10 Defining the TEC Capital Asset Management Standard Overview The government has articulated its expectations of central government agencies and capital intensive crown entities in terms of capital asset management and planning for future capital requirements. Capital intensive crown entities should be run efficiently, which includes the management of assets, optimisation of decision making, and providing good value for money. The Treasury has developed and refined a CAM Framework on behalf of the Government in conjunction with key agencies. This reflects the experience of local government New Zealand and best practice international experiences. Agencies are expected to progressively implement CAM practices and provide information consistent with this framework. The TEC as the monitoring agency for the tertiary education sector will report to Treasury on behalf of the sector on an annual basis. The TEC provided the first aggregated sector report on capital assets and planning to Treasury in March The TEC will continue to provide CAM information to Treasury each year. The intention is for TEIs to follow the guidance provided through this Standard to implement good asset management processes and transition to a level of asset management appropriate for the goals and aspirations of that institution. Attributes of the TEC CAM framework The TEC CAM Framework has been developed to identify the attributes of best-practice capital asset management and to assess the generic levels of performance. The TEC CAM Standard is based on the attributes listed below. Table 1: CAM Attributes Attribute Broad Considerations 1 Strategic Objectives and Outcomes Vision and objectives Strategies and tactics Stakeholder needs Linkages to assets 2 Managing Demand Demand drivers Demand forecasts User requirements 3 Levels of Service Levels of service Changing standard Monitoring and reporting 4 of Assets Physical data Financial data Systems and processes TEC Capital Asset Management Standard Tertiary Education Commission January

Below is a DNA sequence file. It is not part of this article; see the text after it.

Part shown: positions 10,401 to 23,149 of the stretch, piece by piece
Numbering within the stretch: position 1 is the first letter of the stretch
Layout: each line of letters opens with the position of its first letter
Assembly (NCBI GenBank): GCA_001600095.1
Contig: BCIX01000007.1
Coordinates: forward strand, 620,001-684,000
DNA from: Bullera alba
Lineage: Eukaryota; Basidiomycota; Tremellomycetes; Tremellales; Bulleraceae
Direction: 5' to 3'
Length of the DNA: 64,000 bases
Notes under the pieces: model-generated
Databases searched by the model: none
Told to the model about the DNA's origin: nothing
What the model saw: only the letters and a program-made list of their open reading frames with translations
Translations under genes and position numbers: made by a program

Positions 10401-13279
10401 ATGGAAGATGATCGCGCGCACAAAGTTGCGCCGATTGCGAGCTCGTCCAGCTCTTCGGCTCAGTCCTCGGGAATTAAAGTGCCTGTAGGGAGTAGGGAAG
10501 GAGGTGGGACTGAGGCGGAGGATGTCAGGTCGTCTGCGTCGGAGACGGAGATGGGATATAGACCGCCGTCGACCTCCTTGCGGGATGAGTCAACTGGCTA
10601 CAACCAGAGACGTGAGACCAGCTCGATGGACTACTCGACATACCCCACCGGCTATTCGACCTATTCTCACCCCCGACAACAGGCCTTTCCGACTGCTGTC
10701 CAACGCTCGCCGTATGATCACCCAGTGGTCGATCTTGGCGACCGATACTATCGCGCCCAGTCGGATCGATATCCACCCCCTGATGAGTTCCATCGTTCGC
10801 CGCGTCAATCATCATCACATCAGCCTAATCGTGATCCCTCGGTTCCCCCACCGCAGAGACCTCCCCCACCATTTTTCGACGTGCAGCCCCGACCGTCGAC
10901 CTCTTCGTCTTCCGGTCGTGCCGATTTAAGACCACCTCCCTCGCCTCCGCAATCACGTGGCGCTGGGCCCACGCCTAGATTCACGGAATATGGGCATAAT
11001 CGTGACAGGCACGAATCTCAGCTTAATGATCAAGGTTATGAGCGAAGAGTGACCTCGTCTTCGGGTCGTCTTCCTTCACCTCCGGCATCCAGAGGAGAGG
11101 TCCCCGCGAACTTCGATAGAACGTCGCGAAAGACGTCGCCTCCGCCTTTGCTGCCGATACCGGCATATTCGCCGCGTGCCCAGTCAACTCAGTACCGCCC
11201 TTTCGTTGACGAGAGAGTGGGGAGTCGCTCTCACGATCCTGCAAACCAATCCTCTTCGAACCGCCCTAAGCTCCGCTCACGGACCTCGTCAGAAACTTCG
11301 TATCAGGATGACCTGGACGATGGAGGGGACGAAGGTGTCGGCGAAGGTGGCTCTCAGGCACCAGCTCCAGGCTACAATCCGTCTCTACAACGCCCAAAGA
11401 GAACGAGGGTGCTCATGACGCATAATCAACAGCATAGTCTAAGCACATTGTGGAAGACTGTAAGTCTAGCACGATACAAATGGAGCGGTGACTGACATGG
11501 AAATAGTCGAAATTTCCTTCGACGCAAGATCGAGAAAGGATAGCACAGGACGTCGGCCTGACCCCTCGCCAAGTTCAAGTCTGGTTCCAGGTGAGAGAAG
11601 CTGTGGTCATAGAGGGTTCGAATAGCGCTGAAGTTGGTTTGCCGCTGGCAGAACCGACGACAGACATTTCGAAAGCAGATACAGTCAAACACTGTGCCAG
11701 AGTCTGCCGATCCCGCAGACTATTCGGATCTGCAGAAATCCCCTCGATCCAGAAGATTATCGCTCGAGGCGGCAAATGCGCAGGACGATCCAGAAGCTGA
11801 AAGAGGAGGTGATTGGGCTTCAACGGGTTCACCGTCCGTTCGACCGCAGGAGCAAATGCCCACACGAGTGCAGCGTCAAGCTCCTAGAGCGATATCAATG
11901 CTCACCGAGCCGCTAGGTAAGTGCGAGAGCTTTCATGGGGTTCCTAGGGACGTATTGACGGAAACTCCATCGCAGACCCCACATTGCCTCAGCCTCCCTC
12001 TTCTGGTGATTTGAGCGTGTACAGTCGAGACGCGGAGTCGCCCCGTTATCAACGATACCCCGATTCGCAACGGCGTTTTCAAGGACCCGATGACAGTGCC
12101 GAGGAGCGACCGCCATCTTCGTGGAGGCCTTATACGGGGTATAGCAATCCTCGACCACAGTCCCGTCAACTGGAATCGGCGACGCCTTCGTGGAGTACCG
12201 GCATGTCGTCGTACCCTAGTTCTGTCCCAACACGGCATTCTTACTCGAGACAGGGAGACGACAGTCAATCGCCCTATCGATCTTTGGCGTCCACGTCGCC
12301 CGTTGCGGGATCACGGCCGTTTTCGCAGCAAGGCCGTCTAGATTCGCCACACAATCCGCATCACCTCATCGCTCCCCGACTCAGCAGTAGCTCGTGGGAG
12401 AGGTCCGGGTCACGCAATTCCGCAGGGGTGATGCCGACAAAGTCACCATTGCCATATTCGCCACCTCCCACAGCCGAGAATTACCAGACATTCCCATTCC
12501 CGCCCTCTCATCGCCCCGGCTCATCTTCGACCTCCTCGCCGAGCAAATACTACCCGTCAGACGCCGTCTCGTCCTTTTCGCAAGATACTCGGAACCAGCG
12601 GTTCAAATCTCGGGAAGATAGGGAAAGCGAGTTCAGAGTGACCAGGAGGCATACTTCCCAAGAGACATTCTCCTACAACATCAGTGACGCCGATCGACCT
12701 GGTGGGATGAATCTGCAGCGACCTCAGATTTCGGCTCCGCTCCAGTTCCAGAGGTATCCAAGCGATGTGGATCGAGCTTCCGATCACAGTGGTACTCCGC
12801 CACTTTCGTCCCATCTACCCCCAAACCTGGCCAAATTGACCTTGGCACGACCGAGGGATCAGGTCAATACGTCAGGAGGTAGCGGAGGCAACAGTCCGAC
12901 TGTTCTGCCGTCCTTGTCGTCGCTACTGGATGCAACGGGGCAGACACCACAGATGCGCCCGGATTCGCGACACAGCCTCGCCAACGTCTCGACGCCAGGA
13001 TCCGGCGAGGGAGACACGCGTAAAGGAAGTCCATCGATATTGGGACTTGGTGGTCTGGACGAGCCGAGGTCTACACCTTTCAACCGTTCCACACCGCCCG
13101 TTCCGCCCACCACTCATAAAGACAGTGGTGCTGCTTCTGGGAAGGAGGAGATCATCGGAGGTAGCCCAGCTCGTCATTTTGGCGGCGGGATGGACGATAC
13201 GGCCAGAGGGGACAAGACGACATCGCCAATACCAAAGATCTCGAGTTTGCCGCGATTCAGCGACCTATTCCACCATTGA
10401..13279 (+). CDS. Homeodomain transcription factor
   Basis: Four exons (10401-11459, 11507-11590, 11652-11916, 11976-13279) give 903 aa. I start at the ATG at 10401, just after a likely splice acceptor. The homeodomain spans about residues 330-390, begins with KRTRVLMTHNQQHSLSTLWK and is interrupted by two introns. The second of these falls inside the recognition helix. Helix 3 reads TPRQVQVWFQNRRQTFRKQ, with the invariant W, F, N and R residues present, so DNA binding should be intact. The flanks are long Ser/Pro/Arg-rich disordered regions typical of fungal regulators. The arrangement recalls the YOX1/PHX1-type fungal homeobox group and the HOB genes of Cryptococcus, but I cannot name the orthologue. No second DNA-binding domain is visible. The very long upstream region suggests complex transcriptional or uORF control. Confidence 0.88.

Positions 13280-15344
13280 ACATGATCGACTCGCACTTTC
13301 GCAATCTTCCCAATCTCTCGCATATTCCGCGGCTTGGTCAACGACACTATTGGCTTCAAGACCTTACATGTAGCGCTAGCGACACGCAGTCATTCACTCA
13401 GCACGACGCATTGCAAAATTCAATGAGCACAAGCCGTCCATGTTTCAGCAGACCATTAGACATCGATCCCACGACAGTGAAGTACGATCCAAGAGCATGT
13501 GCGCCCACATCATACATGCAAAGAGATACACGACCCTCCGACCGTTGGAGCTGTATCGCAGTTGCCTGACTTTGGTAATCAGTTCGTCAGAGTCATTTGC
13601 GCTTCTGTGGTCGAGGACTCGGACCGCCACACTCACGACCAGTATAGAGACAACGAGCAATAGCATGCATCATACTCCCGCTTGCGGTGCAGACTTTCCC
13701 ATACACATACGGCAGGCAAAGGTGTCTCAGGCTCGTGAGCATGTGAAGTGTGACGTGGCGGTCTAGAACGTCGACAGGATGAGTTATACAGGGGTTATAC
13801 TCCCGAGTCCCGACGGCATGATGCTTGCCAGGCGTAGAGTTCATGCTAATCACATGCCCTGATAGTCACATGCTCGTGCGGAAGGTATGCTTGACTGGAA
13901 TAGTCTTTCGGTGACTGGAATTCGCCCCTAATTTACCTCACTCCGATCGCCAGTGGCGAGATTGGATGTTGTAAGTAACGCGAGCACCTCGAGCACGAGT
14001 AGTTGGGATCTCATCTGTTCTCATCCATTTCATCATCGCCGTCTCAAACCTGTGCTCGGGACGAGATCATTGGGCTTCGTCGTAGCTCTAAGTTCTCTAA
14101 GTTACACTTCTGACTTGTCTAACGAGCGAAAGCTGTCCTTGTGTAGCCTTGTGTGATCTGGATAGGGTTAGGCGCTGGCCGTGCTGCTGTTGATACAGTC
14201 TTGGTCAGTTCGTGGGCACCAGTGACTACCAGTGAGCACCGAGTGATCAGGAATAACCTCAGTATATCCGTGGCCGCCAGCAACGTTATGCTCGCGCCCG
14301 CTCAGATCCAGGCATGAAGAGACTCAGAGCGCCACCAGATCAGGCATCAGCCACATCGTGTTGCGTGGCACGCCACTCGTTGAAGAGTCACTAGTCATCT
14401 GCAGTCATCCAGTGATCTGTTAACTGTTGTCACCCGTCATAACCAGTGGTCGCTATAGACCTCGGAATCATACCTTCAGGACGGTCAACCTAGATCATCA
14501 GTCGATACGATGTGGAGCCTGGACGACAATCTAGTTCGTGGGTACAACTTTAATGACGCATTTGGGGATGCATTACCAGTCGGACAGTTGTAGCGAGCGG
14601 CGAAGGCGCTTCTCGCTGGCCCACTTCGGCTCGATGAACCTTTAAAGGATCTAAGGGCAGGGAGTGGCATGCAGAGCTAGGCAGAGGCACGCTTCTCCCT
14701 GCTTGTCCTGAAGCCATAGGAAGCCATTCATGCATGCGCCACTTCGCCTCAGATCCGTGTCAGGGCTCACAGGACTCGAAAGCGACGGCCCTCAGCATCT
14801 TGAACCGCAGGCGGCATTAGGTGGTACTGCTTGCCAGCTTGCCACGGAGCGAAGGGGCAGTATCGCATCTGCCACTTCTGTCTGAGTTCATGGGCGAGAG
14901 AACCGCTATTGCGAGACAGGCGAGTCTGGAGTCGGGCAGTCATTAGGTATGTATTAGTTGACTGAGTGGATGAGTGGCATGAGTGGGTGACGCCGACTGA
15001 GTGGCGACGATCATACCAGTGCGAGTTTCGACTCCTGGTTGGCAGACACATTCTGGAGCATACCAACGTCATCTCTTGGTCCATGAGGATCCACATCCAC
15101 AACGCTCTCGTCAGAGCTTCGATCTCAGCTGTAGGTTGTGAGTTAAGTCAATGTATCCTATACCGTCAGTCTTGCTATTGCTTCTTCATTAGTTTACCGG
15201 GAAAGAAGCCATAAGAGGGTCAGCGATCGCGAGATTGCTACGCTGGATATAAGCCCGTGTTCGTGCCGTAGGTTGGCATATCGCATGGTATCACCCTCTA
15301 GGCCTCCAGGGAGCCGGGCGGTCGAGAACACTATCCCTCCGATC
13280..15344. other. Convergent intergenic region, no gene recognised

11 Table 1: CAM Attributes Attribute Broad Considerations 5 Current and Future Shortfalls Capacity shortfalls Performance shortfalls Lifecycle modelling 6 Asset and Non-asset Solutions Scoping potential solutions Analysis of strategic choices Benchmarking and interoperability 7 Optimised Decision Making Capability and capacity planning Consultation Prioritisation 8 Financial Forecasts Decision support models Drivers and funding analysis Performance measurement systems 9 Feedback and Improvement Data confidence Reporting and planning Targeted improvement 10 Planning Assumptions / Confidence Levels Demographics Strategic outcomes Constraints Performance changes 11 Risk Management Integrated processes Identification and reporting Mitigation and monitoring 12 Organisational Commitment Governance Asset management organisation Reporting and monitoring Although the CAM Attributes exclude references to lifecycle analysis (refer to NAMS manual for definition), the process should be part of the optimised decision making, levels of service, risk management and financial forecasts attributes. The term is often confused with the prediction of the remaining life of a specific asset, whereas, this is only part of the lifecycle analysis process. TEC Capital Asset Management Standard Tertiary Education Commission January